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Beverage Containers

These include ANY container that originally contained a beverage regardless of the material it is made from. (large and small), milk containers (plastic and paper), glass (clear and coloured), aluminum, tin, paper and plastic. 


All colours of glass bottles and jars can be recycled. You can leave labels on, but please remove the lids. Also, rinse if necessary. Please do not recycle light bulbs, mirrors, porcelain, ceramic or Pyrex materials. Such material will contaminate whole truckloads of glass and prevent them from being recycled. If these materials make it into our bins, we will lose our credibility with those who accept our material, which will prevent us from recycling glass in the future. If you have a large amount of glass, it would help us a great deal if you could separate it into a plastic bag in your recycling bin.

Metal & Plastics

All aluminum and tin cans can be recycled. They should be rinsed and CAN be crushed to make more room. It would be VERY helpful if you could separate your tin cans into a plastic bag (with all the lids) and place the bag in the appropriate bin. The plastics we can recycle are #1, #2, #3, #4, #5, #6 and #7 (not styrofoam). The numbers are found on the bottom of the container (usually) within the recycling arrows.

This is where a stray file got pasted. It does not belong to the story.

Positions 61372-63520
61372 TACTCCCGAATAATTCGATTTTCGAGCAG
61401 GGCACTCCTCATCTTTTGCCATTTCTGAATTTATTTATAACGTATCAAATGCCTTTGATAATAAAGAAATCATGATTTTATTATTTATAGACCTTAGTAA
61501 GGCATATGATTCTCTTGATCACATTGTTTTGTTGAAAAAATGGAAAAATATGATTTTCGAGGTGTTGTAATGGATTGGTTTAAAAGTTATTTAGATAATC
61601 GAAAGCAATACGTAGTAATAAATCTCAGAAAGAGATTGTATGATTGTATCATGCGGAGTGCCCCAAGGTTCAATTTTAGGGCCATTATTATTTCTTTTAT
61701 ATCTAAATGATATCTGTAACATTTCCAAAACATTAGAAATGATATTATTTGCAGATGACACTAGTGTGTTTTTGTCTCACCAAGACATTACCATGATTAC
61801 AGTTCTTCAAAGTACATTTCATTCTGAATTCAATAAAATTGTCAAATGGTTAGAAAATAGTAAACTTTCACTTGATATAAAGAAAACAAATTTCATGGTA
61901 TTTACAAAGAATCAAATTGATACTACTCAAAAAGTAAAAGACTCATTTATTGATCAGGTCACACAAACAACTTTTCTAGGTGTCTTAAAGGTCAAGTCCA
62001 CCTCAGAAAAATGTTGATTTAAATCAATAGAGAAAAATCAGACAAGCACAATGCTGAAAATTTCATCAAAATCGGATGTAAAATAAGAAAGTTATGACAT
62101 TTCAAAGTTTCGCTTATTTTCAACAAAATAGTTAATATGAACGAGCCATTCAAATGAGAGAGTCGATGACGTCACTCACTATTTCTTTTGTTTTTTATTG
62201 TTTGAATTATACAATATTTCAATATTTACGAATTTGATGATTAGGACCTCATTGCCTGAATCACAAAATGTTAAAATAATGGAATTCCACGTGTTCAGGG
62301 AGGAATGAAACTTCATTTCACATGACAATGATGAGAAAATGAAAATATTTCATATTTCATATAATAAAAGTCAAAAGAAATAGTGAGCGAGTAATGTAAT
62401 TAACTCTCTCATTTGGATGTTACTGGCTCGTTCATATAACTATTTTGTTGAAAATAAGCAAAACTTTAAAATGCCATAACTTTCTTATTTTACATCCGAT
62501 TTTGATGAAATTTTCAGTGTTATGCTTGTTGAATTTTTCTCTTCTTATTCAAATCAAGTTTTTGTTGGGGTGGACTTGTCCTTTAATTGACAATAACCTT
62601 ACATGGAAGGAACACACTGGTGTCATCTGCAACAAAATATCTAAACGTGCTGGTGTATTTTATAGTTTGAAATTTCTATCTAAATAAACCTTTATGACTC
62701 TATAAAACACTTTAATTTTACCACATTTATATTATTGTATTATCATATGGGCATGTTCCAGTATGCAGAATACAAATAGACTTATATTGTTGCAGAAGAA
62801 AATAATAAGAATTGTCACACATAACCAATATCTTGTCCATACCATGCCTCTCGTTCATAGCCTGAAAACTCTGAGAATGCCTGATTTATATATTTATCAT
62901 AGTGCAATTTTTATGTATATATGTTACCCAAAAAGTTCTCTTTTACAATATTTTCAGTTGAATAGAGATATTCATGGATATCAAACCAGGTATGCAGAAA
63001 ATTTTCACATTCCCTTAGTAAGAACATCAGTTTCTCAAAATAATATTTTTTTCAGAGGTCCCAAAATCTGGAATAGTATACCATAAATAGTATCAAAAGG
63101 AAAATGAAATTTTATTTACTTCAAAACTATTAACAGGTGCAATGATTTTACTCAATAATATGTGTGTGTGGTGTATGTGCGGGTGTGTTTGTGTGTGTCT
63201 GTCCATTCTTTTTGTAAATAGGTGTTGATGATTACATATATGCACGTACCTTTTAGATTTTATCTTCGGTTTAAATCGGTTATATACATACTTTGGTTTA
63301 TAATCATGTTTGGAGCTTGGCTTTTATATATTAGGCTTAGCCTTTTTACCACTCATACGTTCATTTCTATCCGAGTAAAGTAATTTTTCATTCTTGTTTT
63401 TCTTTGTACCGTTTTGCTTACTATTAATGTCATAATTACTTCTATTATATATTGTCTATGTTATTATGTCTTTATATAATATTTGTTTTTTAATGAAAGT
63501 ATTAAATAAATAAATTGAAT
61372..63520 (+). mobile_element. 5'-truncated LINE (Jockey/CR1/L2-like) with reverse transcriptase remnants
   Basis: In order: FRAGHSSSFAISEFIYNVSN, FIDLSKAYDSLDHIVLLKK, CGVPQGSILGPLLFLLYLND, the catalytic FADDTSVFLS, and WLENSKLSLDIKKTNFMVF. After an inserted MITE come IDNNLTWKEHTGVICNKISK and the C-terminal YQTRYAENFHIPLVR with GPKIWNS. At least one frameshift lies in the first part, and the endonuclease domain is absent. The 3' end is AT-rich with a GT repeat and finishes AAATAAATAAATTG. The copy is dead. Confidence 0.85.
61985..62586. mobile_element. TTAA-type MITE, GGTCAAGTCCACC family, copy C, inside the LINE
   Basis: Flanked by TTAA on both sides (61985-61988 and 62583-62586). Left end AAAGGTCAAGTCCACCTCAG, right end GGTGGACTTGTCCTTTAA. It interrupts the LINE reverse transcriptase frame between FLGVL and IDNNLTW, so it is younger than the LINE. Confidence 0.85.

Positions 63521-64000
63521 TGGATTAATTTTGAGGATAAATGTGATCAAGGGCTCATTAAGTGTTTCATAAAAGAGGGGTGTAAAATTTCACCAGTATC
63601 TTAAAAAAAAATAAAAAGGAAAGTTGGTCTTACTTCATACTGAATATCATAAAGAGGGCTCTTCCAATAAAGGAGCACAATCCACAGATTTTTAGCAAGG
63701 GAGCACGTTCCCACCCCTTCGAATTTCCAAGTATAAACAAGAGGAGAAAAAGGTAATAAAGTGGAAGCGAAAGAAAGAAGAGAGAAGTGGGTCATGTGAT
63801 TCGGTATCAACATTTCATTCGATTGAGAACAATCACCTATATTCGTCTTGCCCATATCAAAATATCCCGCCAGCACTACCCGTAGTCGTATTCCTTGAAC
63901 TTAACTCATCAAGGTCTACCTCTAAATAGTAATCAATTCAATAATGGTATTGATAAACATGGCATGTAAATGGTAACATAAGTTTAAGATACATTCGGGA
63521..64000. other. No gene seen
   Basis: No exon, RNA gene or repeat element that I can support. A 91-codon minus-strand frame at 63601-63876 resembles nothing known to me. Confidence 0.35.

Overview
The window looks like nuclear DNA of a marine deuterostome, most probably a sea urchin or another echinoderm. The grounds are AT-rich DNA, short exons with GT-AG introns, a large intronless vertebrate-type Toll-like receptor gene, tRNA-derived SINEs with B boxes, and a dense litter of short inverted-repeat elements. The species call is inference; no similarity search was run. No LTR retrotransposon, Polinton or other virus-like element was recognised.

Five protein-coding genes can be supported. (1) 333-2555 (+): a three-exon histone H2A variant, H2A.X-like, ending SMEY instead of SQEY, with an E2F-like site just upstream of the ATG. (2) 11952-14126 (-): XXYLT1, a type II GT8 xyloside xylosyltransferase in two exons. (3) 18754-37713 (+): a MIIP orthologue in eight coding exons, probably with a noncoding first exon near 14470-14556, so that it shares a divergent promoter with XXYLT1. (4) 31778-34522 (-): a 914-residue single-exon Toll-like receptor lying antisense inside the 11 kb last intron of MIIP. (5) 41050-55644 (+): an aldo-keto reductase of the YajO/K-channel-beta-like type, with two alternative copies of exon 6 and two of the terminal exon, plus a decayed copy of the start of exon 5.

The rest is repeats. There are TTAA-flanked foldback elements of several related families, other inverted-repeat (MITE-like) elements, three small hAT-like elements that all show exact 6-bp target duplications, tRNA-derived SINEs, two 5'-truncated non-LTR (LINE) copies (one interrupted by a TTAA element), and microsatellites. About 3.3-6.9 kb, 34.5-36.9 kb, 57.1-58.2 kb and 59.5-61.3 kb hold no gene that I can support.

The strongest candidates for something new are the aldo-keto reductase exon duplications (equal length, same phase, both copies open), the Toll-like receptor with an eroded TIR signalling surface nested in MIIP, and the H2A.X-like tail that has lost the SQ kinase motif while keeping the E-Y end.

1. Newsprint is anything made of newspaper or that comes in the newspaper. All newsprint is placed in one plastic bag for pick-up.
  2. Cardboard is material that is corrugated like pizza boxes (without food contamination) and large brown packaging boxes. Please break down all cardboard into manageable 3 foot squares and place them under your bins for pick-up.
  3. Mixed Paper is all of your remaining paper. This includes boxboard (Cereal boxes, Kleenex boxes and many other non-corrugated boxes), office paper, paper egg cartons, glossy paper, toilet paper rolls, magazines, phone books, etc. Mixed paper is placed in one bin.
  4. Shredded paper must be bagged and placed on top of the mixed paper bin.

Please remember to remove any plastic on paper products (plastic in Kleenex boxes, etc.). It doesn't take much contaminated plastic to ruin a whole ton of paper!